Joel Allred – Thermal and non-thermal transport of energy in solar flares
Flares are characterized by the impulsive release of magnetic energy, which is rapidly transported throughout the flare arcade driving fast flows and intense brightenings. Much of this energy is transported via non-thermal particles that are accelerated during the magnetic reconnection process. Non-thermal electrons heat the flaring chromosphere producing fast evaporation into the corona. Non-thermal ions are also likely accelerated and may play a key role in producing the acoustic pulses deep in the solar atmosphere known as sunquakes. Our current models of flares are able to accurately reproduce many key observables, including the speed of chromospheric evaporation flows, plasma densities and atomic line intensities. However, after the cessation of impulsive heating, the models predict time scales for slowing flows and cooling to quiescence that are an order of magnitude faster than observed. Such a discrepancy indicates missing ingredients in the models. As shown in recent work, turbulence suppresses thermal conduction and is a likely candidate for explaining long duration cooling times. Here we describe recent work (1) modeling the turbulent suppression of thermal conduction and its role in energy transport in flares and (2) modeling energy transport via non-thermal ions and their effects on the solar atmosphere with particular attention to their ability to produce sunquakes.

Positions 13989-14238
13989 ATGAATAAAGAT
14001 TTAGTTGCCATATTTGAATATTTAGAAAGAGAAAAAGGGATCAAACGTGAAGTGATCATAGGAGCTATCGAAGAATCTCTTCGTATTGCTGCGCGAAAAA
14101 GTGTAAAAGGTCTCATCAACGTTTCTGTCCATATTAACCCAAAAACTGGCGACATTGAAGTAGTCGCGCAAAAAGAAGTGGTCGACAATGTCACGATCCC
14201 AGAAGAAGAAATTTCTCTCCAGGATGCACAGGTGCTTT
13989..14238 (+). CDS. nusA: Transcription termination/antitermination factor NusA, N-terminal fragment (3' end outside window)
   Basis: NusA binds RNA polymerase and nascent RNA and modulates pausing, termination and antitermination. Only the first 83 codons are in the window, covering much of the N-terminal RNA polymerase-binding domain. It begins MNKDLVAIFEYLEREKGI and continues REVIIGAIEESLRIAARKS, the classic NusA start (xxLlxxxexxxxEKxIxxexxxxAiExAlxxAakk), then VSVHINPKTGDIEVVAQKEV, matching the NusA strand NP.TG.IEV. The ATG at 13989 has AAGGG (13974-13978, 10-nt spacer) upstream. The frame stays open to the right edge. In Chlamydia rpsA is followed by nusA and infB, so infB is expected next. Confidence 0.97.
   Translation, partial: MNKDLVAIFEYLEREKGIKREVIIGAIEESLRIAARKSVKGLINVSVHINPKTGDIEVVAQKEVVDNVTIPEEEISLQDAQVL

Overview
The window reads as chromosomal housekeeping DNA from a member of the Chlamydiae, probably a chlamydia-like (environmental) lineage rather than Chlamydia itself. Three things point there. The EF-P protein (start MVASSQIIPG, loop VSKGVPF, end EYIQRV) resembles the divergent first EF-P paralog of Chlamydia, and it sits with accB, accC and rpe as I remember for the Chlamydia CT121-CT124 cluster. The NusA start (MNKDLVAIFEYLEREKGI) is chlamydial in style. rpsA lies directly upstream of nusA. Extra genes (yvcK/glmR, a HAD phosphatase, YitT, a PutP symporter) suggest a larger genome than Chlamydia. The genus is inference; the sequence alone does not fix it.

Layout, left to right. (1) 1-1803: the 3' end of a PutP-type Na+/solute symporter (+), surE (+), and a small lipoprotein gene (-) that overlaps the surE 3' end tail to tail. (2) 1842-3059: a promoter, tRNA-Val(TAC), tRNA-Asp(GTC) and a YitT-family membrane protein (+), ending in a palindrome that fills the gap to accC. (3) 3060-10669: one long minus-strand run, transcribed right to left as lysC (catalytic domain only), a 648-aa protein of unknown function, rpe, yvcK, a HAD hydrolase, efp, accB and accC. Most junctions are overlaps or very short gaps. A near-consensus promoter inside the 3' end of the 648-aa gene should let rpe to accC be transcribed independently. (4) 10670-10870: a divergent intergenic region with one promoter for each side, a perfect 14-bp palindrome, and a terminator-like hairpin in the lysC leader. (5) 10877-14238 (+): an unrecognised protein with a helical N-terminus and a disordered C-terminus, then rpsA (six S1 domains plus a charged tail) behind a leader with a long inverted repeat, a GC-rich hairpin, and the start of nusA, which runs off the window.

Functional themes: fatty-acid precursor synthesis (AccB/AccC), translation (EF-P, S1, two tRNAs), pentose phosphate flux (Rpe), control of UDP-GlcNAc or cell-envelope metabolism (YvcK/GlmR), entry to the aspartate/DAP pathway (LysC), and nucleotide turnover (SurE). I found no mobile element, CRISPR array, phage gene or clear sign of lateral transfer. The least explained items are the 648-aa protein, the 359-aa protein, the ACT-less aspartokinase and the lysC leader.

Magnetic shear and reconnection
Leaders: Jiong Qiu and Joel Dahlin
The future of observing ion acceleration
Leaders: Albert Shih and Melissa Pesce-Rollins
The accelerated-electron number problem and reconciling X-ray and microwave observations
Leaders: Brian Dennis et al.
Synergy of multiple particle-acceleration mechanisms
Leaders Xiaocan Li and Kathy Reeves